Red Hat buys CoreOS in kubernetes container ecosystem play

Red Hat Acquires CoreOS
Red Hat Acquires CoreOS

Red Hat picked up CoreOS to bolster its container ecosystem in a deal valued at $250 million. CoreOS was funded by outfits such as GV (formerly Google Ventures) which is interesting since Google kickstarted a lot of the container and Kubernetes work in the industry.

Red Hat Ups the Ante in Kubernetes

Red Hat OpenShift has been at the forefront of the company’s Kubernetes offerings. As the industry has essentially shifted to Kubernetes over other competing container orchestration solutions. We have highlighted other companies moves to Kubernetes including Rancher Labs essentially standardizing on Kubernetes. For Docker, this is a big deal as well. With Red Hat picking up a container registry (CoreOS Quay) and an orchestration solution, Red Hat now has a broader portfolio than Docker itself has to offer customers which is a big deal given Red Hat’s market position.

Here is what Red Hat highlights as the product highlights from CoreOS:

CoreOS Tectonic, an enterprise-ready Kubernetes platform that provides automated operations, enables portability across private and public cloud providers, and is based on open source software. It also offers CoreOS Quay, an enterprise-ready container registry. CoreOS is also well-known for helping to drive many of the open source innovations that are at the heart of containerized applications, including Kubernetes, where it is a leading contributor; Container Linux, a lightweight Linux distribution created and maintained by CoreOS that automates software updates and is streamlined for running containers; etcd, the distributed data store for Kubernetes; and rkt, an application container engine, donated to the Cloud Native Computing Foundation (CNCF), that helped drive the current Open Container Initiative (OCI) standard.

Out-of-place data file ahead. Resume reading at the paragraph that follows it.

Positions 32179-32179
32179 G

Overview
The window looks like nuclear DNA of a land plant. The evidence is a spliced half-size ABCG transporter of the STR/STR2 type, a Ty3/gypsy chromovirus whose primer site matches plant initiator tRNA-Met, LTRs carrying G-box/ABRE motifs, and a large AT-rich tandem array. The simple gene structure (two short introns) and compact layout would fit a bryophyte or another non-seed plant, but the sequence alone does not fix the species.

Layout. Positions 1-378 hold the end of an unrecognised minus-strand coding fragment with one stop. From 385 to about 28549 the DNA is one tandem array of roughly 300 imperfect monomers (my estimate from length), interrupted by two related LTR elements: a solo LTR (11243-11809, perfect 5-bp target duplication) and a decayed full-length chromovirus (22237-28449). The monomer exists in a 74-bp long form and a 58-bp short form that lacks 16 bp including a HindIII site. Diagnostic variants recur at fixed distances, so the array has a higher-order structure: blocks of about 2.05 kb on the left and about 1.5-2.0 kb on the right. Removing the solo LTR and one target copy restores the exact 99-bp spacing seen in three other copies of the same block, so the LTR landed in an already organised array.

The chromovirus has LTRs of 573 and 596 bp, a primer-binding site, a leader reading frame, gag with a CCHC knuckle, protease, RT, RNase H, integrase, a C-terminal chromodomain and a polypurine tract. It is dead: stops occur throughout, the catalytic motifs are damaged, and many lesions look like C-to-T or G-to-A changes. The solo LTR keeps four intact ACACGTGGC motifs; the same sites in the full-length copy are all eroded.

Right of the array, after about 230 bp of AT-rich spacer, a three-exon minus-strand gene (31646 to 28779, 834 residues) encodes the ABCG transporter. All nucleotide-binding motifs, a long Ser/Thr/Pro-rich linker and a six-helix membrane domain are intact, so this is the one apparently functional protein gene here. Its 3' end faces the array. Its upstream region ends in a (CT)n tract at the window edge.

(Source: Red Hat)

For Red Hat customers, this is a major move. It brings in a leading Kubernetes orchestration solution into the Red Hat family. Red Hat has been the poster child for making open source software into an awesome business and this is no exception.


  1. This will also very likely mean the end of ContainerOS since it will be folded into RHEL. It’s a shame since the auto-updating and the combination of current kernel and container engine were quite the nice feature.


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